Deadlines are an important part of everyday life. They keep us focused on when tasks need to be completed, when we need to make payments or meet with people for various reasons. If we don’t meet these deadlines then problems arise not only for us, but others involved with those deadlines. It could be a piece of work as part of a project or a payment for a service and any delay in meeting the deadline results in a delay in the next step of the process or service. This counts towards being unreliable, which isn’t desirable as an employee or as a business. With every person and business seeking the slightest advantage over any rivals, reliability is one way to ensure repeat business comes your way.
Any assigned work will need to be managed as effectively as possible and deadlines are a good way to do that as you will be able to track what is happening, where and when and that will allow you to know what is needed before further action or steps in a project are needed.
When employees consistently meet deadlines, they’re seen as reliable, responsible and trustworthy. These are marketable skills employees carry with them throughout their working lives. Whether employees are naturally good at meeting deadlines or their workplace encourages it, a strong track record of meeting deadlines is something employees can include as their strength even.
Essential Tips for Meeting a Deadline
We need to focus on meeting deadlines, as that’s the area that most of our Finance Team have problems with. Sure, you can do great work, but if you don’t turn your projects in on time, you won’t get great results and appraisal.
Care about deadlines. This is the first step, as many people are very lax about deadlines. You have to be very serious about meeting them, and make them a priority. And make breaking a deadline a cardinal sin in your notebook. Once you’ve done this step, the rest is just logistics.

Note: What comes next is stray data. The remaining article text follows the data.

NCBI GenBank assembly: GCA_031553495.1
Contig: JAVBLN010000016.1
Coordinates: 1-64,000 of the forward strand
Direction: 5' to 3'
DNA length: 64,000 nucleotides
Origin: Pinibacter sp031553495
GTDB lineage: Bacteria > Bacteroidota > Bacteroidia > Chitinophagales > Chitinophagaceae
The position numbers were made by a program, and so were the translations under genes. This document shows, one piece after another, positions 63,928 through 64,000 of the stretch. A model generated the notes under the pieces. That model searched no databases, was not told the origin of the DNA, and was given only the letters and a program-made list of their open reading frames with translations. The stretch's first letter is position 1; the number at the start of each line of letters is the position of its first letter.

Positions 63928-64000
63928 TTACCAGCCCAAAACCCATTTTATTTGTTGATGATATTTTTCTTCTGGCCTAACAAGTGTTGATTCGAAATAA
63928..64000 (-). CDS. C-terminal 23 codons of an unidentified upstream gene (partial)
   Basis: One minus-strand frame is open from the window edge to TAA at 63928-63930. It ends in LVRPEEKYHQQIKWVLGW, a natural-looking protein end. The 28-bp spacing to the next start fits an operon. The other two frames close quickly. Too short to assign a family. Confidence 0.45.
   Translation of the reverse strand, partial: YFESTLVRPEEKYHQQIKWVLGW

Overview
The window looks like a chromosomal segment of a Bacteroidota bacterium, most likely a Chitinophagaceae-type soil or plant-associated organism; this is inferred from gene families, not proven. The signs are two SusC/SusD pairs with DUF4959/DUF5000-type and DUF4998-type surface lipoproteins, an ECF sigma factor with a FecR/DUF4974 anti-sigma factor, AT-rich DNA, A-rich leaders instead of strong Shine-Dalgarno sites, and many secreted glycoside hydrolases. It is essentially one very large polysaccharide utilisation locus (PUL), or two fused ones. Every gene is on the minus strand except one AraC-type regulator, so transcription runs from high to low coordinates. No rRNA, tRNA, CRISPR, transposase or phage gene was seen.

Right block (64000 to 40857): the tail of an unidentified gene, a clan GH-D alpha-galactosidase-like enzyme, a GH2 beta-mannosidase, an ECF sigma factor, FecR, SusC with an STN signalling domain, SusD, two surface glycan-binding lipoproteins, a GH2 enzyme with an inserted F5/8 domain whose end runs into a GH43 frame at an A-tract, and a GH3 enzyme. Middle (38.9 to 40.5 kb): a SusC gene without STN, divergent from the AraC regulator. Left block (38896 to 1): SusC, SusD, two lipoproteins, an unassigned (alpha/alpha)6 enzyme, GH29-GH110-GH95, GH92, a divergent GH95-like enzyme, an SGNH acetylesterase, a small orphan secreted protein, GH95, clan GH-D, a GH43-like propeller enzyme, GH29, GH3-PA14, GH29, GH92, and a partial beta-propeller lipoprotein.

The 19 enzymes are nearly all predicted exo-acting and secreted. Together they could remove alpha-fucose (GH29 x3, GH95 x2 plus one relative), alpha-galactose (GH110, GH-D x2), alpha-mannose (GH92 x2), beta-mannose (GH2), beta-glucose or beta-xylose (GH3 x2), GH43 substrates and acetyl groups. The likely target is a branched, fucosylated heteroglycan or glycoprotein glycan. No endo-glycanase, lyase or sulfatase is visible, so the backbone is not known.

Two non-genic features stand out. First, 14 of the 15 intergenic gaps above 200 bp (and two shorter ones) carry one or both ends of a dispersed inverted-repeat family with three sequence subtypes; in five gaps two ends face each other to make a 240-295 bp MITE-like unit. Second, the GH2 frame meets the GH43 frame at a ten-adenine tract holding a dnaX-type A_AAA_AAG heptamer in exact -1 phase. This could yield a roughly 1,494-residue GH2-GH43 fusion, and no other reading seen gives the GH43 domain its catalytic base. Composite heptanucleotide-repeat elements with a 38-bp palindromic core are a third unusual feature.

Keep a list of projects & deadlines. If you care about deadlines, you’ll write them down, and have one place that you check often to make sure you know what’s due and when. I use a simple online list, but you could use paper. Which tool you use doesn’t matter, as long as you use it.
Communicate a clear deadline. Be sure that you and your senior are in agreement with a specific deadline, including time of day. If the deadline is fuzzy, you will have trouble meeting it. If you have any issue with meeting the deadline, then share it right away at time of assignment or else it will be assumed that you’ve accepted that time/date and will deliver it accordingly.
Work in a cushion. It’s wise to build in a cushion for your deadline. To get a clear idea of how long a project will take, break it down into smaller pieces. If you aren’t sure exactly how long each of those pieces takes, break them down into even smaller pieces. And for each piece, add a small cushion to your time estimate. Then add up the time estimates of all the pieces, and you’ll have a cushion built in. This will allow for delays, and if you finish early, your senior will be pleased.
Have a clear outcome. You and your senior should both agree on a clearly defined outcome. Don’t skip this step, or you could be sorry later. If you turn in a project that’s not what your senior wanted, you’ll have to do extra work, meaning that you’ll miss the deadline. If you’re not absolutely clear what the outcome should look like, ask some questions until you are clear.